The Architect Who Made Singapore’s Public Housing the Envy of the World

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With a focus on affordability, community, convenience and light, Liu Thai Ker replaced squalid slums with spacious high-rises. A recent spike in some sale prices, however, has saddened him.

The high-rise apartments — some with panoramic views of Singapore’s tropical cityscape — are airy, light-filled and spacious enough to comfortably raise a family. They are also public housing units, and for decades, were emphatically affordable, giving Singapore an enviable rate of homeownership.

Now, however, at least a few of the apartments are being sold at a price that would have been unthinkable not long ago: more than $1 million.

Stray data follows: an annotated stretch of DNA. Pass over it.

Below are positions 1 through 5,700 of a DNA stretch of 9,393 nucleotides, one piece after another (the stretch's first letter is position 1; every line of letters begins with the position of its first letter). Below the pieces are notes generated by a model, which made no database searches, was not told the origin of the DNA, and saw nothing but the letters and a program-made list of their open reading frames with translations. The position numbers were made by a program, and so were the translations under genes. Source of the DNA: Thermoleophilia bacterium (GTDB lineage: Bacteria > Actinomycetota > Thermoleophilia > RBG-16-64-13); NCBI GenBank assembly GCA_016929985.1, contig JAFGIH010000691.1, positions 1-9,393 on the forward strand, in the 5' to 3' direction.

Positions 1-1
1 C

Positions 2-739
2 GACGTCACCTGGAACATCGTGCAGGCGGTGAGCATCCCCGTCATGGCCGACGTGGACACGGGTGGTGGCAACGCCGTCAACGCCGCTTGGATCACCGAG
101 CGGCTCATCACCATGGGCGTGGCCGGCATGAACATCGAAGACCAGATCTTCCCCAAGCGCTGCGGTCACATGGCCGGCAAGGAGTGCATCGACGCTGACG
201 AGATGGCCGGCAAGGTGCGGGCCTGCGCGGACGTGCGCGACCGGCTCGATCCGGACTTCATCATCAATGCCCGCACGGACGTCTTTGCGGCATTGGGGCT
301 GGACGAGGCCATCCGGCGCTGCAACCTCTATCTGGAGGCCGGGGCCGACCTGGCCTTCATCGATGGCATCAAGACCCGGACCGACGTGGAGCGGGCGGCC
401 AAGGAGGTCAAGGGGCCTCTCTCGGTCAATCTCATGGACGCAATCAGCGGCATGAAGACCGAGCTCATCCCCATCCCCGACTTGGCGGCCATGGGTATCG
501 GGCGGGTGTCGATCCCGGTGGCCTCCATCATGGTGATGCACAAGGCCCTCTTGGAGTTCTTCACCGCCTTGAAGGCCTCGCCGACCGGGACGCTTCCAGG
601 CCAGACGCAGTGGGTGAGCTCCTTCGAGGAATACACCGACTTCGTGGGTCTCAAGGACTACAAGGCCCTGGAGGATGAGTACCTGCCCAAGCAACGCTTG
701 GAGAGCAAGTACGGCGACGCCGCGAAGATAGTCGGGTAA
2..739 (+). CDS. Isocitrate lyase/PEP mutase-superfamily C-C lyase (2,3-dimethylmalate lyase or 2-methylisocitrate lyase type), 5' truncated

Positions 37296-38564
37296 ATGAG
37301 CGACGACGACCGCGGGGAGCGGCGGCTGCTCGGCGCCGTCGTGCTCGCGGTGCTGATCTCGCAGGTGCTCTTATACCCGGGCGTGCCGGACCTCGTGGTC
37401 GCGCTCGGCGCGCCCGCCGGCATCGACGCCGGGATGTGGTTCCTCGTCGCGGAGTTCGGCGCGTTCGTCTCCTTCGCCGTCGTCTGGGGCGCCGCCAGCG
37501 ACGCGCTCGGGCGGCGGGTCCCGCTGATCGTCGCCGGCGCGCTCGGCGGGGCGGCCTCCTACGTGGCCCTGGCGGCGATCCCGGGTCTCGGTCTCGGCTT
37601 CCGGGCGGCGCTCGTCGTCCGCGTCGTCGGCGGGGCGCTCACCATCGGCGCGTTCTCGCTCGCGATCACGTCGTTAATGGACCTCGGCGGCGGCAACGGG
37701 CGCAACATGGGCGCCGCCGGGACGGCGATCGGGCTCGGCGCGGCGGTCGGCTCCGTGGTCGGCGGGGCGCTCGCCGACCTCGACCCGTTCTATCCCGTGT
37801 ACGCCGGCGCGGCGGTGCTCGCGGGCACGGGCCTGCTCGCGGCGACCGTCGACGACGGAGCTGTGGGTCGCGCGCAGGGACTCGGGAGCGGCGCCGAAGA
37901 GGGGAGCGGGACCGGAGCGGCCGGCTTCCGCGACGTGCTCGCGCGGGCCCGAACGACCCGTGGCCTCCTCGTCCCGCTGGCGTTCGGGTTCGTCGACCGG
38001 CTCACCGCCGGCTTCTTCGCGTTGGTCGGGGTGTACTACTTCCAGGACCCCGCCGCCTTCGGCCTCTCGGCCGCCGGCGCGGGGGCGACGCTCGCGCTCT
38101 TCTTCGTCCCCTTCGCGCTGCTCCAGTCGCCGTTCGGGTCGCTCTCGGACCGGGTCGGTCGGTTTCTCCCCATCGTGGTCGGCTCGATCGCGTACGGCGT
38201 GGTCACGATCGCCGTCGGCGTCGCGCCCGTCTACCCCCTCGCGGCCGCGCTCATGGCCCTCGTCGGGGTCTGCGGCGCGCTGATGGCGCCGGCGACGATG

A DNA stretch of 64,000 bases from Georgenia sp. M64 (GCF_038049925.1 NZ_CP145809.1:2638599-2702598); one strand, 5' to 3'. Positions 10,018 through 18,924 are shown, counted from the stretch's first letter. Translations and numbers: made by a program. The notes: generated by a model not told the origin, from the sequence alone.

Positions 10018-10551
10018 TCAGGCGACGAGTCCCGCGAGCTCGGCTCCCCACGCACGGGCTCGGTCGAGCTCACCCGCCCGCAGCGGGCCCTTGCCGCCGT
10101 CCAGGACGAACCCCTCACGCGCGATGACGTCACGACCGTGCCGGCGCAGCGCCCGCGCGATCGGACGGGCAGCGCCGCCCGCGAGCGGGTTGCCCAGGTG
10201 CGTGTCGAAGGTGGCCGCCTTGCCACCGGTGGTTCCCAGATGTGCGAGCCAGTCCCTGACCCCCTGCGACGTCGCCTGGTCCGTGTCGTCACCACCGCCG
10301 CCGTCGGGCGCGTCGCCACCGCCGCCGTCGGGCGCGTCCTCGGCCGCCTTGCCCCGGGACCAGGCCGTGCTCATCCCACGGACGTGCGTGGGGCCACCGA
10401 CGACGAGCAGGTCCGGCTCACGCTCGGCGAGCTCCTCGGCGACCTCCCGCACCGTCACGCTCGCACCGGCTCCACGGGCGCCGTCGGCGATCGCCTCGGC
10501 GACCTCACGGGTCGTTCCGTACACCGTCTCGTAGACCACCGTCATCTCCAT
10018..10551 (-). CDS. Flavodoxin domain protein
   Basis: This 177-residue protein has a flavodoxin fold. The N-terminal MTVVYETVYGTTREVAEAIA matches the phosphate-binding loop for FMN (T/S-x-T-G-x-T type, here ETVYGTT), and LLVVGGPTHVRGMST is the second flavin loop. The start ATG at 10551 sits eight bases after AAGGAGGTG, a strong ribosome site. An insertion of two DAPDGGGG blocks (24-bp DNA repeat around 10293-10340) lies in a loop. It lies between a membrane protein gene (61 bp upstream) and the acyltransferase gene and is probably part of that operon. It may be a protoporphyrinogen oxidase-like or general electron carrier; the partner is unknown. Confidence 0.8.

“I’m sad to see that — because public housing must equal affordability,” said Liu Thai Ker, the urban planner who gets much of the credit for creating the country’s widely lauded approach to housing its citizens.

Now 86, Mr. Liu is considered the architect of modern Singapore because of his role overseeing the development of about half of the more than one million apartments that make up public housing in the small and exceptionally prosperous city-state of 5.6 million people.

Some of the public housing projects offer panoramic views of Singapore’s skyline.

But in the 1960s, the country’s economic standing was starkly different. It was one of the poorest cities in Southeast Asia, where three out of four residents lived in overcrowded and filthy slums, in ramshackle houses with tin walls known as “squatters.”

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